Data Eng Weekly

Hadoop Weekly Issue #182

14 August 2016

Welcome to a double-issue of Hadoop Weekly. There's tons of content this week—lots of technical posts covering Impala, Spark, Metron, Kafka, Hadoop, and more. In news, Hortonworks announced earnings, MapR announced Series E financing, and there are several upcoming conferences. Finally, there are eight releases (including two new open-source projects from Blizzard and Uber).


The Cloudera blog has an overview of speed-ups in the recently released Apache Impala (incubating) 2.6. The largest jump in performance is with encryption enabled, and there are also speedups due to improvements in runtime filters, dynamically sized bloom filters, improved codegen for top-N queries, faster decimal arithmetic, and more.

Another big part of the Impala 2.6 release is better support for data stored in Amazon S3. This post describes some of the optimizations in and architectural changes to Impala's read and write pipelines to make the most of S3. There are some benchmarks showing the doubling the size of an Impala cluster roughly doubles throughput.

Apache Spark has the momentum of a large developer community and many big companies behind it. But there are several other big data systems that are emerging with technical differentiators—Apache Apex, Apache Flink, Heron (from Twitter), and Onyx.

Mobius is a .NET framework for Apache Spark. This post gives an introduction to the library and provides an example of using the API from F#.

While stream processing is getting a lot of attention, real-time data not always needed. Sometimes a near real-time (i.e. > 5 minutes latency) is good enough, which is the case for many applications at Uber. With relaxed latency requirements, you can build a much more efficient (both in terms of CPU resources and developer time) pipeline by using short-lived, batch processing applications that operate on "mini batches." Given that Uber is operating at tremendous scale, this post offers an interesting take grounded in practical experience.

Confluent's monthly "Log Compaction" post has an overview of Apache Kafka and related news. it describes a number of features (e.g. APIs to managed ACLS, query-able state for Kafka Streams) that are in discussion or under development for future Kafka releases.

Paige Roberts has published an interview with Ryan Merriman, an architect of the Apache Metron project. Metron is a real-time information security platform built on open-source tools like Apache Kafka and Apache Storm. The first part of the interview contains a good overview of Metron's architecture from a high-level, and the second part includes a discussion of why the project chose Apache Storm instead of other tools like Apache Flink and Apache Spark.

CPU scaling is a mechanism for making processors more power efficient. It's often a great idea, but it can cause mysterious performance problems when working with a big data system like Hadoop (speaking from experience). This post describes how to determine if CPU scaling is enabled and how to disable it.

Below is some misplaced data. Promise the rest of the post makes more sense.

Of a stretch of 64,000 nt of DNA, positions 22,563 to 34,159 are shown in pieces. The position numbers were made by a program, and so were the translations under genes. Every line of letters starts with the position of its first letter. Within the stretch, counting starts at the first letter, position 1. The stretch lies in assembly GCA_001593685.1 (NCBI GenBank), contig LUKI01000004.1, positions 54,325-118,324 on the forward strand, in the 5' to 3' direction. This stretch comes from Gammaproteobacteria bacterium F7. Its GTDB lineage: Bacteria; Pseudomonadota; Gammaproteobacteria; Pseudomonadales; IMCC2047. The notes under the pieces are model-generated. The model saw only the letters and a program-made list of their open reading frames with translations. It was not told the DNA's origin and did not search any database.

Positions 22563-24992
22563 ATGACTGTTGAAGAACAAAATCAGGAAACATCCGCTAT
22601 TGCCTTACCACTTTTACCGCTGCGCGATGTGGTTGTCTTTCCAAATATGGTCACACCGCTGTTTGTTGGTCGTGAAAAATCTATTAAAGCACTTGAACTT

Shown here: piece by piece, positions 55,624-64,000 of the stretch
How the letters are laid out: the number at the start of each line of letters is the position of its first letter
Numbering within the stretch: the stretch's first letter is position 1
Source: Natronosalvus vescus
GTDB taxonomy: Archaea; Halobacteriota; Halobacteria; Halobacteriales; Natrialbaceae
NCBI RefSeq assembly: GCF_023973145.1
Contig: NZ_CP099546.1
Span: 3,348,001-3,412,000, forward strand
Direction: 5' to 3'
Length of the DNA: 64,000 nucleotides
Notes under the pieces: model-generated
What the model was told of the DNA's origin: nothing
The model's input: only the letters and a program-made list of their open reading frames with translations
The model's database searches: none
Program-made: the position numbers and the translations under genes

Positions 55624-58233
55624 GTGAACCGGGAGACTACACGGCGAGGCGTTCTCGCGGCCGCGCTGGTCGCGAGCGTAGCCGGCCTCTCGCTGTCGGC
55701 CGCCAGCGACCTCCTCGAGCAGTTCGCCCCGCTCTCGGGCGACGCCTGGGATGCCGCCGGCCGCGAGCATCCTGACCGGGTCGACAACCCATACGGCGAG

This post describes how to detect similar items across two lists using TF-IDF and cosine-similarity. From there, it explains how to use numpy and pyspark to do matrix multiplication and find the common items. There's some example code for this pipeline.

Apache Commons Crypto is a library that takes advantage of the AES-NI (Advanced Encryption Standard New Instructions) instruction sets on modern hardware for improving performance of encrypting/decrypting data. A new initiative is using this library to add encryption to data shuffled by Spark. The post includes some performance benchmark's that show little overhead compared to unencrypted shuffle.

The AWS Big Data Blog has a crash course in Apache Bigtop (the packaging system for the Hadoop ecosystem) with an eye towards adding another application to an Amazon EMR cluster via bootstrap actions.

Hadoop clusters have traditionally married compute with storage to increase performance by taking advantage of data locality. But with improvements in network throughput and the adoption of the cloud, more deployments are decoupling compute and storage. The Pivotal blog has a post about this topic including some recommendations of when to use network attached storage rather than disk attached storage.

The post describes the Hadoop daemon code that is part of the 3.x branch, and the flexibility that the new shell code presents. It includes an example of adding support for launching the daemons with cgexec (for linux cgroups).

Some posts end up being too hypothetical/not grounded in real world examples. To that end, I'm not entirely sure what to make of this post that's based on a hypothetical Facebook feature from an Onion News article. It does seem to be an interesting application of Apache Kafka Streams though—it illustrates a number of features like KTables, joins, and windowing.